Secret Language of the Fan and Chocolate Bon-Bons

7 p.m.; doors open at 6 p.m.

Admission: $40 per person

Carlyle House

121 N Fairfax Street


Discover the secret language of the fan as many women in the 19th century did. While practicing your fan skills enjoy different flavored chocolate bon-bons from Potomac Chocolate. Tours of the first floor of the house will run from 6pm-7pm with the program starting promptly at 7.

6th & 7th

Revolutionary War Weekend at George Washington’s Mount Vernon

9 a.m. to 5p.m.

Admission: $35 for adults, $21 for youth

George Washington’s Mount Vernon

3200 Mount Vernon Memorial Highway


Mount Vernon’s serene 12-acre field transforms into a battleground as Continentals, Redcoats and Hessians conduct military drills, perform cavalry demonstrations and engage in 18th century tacticals. Meet the soldiers who are encamped at Mount Vernon, discuss military techniques and greet General Washington. Walk through the Museum of the American Revolution’s replica of General Washington’s War Tent, which served as the marquee—or office and sleeping quarters—that he used as the command center of the Continental Army.

6th, 13th, 20th & 27th

Preservation Tours: Lost Buildings of Alexandria at Carlyle House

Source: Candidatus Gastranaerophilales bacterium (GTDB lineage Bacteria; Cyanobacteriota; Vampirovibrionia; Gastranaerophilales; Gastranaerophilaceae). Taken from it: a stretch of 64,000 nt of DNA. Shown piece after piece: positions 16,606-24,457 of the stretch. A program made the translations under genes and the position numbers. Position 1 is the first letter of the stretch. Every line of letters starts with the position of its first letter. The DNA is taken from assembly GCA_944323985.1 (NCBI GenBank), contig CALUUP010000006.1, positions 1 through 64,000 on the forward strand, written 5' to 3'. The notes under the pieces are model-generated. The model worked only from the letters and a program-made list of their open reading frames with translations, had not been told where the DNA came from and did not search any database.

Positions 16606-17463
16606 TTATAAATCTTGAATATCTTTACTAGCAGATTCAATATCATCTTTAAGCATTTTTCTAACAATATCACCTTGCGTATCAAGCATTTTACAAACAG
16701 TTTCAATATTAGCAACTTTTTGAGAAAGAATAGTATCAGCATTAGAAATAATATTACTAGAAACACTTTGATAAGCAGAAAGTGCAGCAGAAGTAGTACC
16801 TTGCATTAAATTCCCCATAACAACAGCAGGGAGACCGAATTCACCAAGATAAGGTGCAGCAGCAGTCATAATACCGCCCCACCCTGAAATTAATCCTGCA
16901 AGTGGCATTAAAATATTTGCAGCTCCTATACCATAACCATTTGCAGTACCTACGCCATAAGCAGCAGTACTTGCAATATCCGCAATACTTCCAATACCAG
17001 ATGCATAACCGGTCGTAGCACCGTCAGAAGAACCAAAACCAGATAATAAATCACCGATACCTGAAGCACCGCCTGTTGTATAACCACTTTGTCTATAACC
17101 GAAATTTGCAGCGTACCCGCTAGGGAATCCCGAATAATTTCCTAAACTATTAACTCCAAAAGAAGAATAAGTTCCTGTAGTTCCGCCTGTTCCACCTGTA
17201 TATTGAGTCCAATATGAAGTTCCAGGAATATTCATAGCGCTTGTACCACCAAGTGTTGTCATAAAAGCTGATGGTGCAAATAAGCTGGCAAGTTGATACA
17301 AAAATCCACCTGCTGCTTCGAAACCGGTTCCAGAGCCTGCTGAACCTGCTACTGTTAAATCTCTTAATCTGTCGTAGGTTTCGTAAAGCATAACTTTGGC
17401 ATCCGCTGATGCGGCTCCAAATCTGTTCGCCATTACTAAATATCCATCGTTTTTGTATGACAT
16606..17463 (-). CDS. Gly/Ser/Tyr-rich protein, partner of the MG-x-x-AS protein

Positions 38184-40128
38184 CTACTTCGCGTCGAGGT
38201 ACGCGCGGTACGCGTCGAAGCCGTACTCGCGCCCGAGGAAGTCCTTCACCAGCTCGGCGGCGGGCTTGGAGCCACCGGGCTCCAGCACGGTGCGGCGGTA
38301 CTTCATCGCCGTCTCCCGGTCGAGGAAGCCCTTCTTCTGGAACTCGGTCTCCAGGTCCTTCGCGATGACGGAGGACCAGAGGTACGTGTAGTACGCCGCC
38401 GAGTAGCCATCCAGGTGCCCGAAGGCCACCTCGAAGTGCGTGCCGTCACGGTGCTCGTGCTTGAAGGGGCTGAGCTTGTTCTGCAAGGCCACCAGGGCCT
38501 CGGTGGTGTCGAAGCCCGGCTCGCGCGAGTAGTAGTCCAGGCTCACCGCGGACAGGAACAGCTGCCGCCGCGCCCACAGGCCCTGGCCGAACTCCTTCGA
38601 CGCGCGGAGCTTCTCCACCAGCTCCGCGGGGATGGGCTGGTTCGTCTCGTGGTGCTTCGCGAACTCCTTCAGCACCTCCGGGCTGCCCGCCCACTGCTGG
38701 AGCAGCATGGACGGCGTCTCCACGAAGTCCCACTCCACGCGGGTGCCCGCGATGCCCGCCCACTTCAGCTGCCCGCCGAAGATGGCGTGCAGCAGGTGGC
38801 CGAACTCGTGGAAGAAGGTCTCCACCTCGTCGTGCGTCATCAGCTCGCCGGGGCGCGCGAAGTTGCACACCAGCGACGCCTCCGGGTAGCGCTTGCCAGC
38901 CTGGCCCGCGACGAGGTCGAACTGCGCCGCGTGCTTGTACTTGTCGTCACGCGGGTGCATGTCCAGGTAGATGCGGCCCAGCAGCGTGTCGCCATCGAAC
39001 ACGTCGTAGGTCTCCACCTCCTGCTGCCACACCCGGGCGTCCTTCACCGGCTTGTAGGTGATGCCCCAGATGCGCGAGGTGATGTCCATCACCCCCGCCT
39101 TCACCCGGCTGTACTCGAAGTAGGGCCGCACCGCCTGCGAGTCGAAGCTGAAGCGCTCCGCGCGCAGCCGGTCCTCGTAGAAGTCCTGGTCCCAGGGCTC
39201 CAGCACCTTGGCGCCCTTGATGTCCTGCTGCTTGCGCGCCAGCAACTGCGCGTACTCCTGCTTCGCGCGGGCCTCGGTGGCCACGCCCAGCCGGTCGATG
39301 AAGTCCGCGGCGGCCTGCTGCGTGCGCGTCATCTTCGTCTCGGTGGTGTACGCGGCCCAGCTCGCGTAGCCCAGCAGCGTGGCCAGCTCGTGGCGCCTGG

10 a.m.

Admission: $20

Carlyle House

121 N. Fairfax Street


In honor of National Preservation Month, join Carlyle House and Lee-Fendall House on a tour of “Lost Alexandria.” Learn about the historic buildings that were not preserved and why.


Discovering Alexandria Architecture Walking Tour 

2 p.m.

Admission: $20 per person

Carlyle House

121 N. Fairfax Street


Alexandria has grown from a small town in the 18th century to a bustling small city in the 21st century. Join for a tour of Alexandria and explore the various architectural styles that adorn the city streets. Reservations are required as space is limited. Please wear comfortable shoes for this 1.5-hour guided tour. Tours are held rain or shine unless there is severe weather.

For more spring events and activities in Alexandria, see the listings below and learn more at .